When Shoshana Hebshi boarded Frontier Flight 623 on September 11, 2011, she was heading home to Detroit Metro Airport from a visit to her sister in San Francisco. She couldn’t have foreseen that being seated next to two other brown-skinned people would end up with her handcuffed, detained, and strip-searched by law enforcement.
Shoshana, born in the United States, is half Saudi Arabian, and the two men who were seated in her row were South Asian. None of them knew each other before they boarded the plane. Still, the airline and the government lumped them all together as suspicious after the two men used the lavatory one after another, for what some passengers believed was an unusually long time.
The airport’s police officers have argued that they acted reasonably in detaining Shoshana and that they were justified in strip-searching her, despite the fact that no one ever suggested that she had done anything suspicious at all. This is just one example of how we, as a nation, seem to have lost track of a fundamental truth in the last decade: the Constitution protects all people from discrimination and from unreasonable searches and seizures.
And that’s true even for brown people, on airplanes, on the 10th anniversary of 9/11.
But today, a federal trial court decision in Shoshana’s case reminds us of that truth. Judge Berg wrote, “The fact that the events occurred on the tenth anniversary of September 11th, on a flight bound for a city previously targeted for a terrorist attack, does not absolve the WCAA Defendants, or any law enforcement officers, of their responsibility to conduct their police work in compliance with the United States Constitution.” He further wrote that the court would not “sacrifice these principles of liberty to the cause of hyper-vigilance.”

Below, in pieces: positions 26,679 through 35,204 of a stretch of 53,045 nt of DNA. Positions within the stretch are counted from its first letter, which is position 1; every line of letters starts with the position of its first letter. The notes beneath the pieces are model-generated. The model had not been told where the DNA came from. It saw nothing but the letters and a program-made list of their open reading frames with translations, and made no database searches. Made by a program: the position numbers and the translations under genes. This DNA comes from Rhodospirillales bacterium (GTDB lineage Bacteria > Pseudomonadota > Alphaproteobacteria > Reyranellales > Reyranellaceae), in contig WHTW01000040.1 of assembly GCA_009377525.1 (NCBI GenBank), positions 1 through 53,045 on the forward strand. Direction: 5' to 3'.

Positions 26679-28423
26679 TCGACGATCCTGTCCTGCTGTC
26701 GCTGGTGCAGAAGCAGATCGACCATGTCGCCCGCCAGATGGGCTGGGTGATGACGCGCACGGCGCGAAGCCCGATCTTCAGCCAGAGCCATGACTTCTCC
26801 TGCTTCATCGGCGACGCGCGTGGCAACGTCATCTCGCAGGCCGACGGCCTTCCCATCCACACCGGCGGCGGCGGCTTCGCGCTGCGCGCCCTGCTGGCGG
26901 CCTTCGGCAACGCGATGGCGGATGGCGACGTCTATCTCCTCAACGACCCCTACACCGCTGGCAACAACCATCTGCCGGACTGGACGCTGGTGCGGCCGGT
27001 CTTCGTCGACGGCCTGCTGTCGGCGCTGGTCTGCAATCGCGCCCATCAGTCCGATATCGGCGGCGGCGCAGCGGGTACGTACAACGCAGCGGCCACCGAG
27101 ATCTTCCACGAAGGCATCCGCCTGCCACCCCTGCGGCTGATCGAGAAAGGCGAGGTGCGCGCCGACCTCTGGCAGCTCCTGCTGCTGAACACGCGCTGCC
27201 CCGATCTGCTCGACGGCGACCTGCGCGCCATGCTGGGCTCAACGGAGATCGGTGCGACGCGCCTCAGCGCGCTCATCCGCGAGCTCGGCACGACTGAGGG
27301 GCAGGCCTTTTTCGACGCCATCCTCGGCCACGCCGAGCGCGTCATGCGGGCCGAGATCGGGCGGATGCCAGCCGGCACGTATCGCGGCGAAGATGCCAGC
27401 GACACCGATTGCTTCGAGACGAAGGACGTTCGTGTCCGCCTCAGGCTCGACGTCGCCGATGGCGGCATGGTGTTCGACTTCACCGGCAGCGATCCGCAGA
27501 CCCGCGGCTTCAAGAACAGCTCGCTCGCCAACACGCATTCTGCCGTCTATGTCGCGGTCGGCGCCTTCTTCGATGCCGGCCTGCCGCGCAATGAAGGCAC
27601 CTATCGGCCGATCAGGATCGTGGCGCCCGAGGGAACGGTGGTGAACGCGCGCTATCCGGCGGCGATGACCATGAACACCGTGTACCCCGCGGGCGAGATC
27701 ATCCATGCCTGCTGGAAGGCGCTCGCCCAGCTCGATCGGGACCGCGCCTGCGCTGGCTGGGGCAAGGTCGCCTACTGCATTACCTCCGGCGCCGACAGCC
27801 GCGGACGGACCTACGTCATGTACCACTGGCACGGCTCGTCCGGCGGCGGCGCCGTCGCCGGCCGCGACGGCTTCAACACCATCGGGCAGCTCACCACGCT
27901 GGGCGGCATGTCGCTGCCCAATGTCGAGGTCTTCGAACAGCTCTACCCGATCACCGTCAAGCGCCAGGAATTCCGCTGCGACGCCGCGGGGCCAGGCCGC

Despite this court decision and others like it, “flying while brown” has all too often been viewed as inherently suspicious in recent years.
Remember the Iraqi-born peace activist Raed Jarrar, who was prevented from boarding his flight while wearing a T-shirt with Arabic script on it?
Or the group of nine Muslim Americans removed from their flight because they discussed safety on the plane, of all things?
Or all those innocent folks prevented from flying, without any meaningful after-the-fact opportunity to clear their names, because of their presence on the government’s secretive No Fly List?
Too many law enforcement officers and airline employees seem to think that discriminating against Muslims, South Asians, and Arabs on planes is not quite as bad as other forms of racial profiling. The Department of Justice (DOJ) opened the door to this bias-based thinking when it issued a 2003 policy guidance on racial profiling that prohibits the use of race “to any degree” in law enforcement investigation, except during national security and border integrity investigations.
While DOJ is in the process of revising that guidance, the proposed revisions would leave untouched those gaping exceptions to the racial profiling bar and would not prohibit profiling based on religion or national origin. Those are loopholes that law enforcement can drive a truck through. And just ask Shoshana – that kind of government profiling is no less traumatic and hurtful than any other form of discrimination.
Let’s be clear: What happened to Shoshana Hebshi was illegal and unconstitutional, not to mention shameful. Today’s court decision reminds us that none of us – brown, black, or white – should have to fear being arrested and strip-searched based on bias and stereotypes.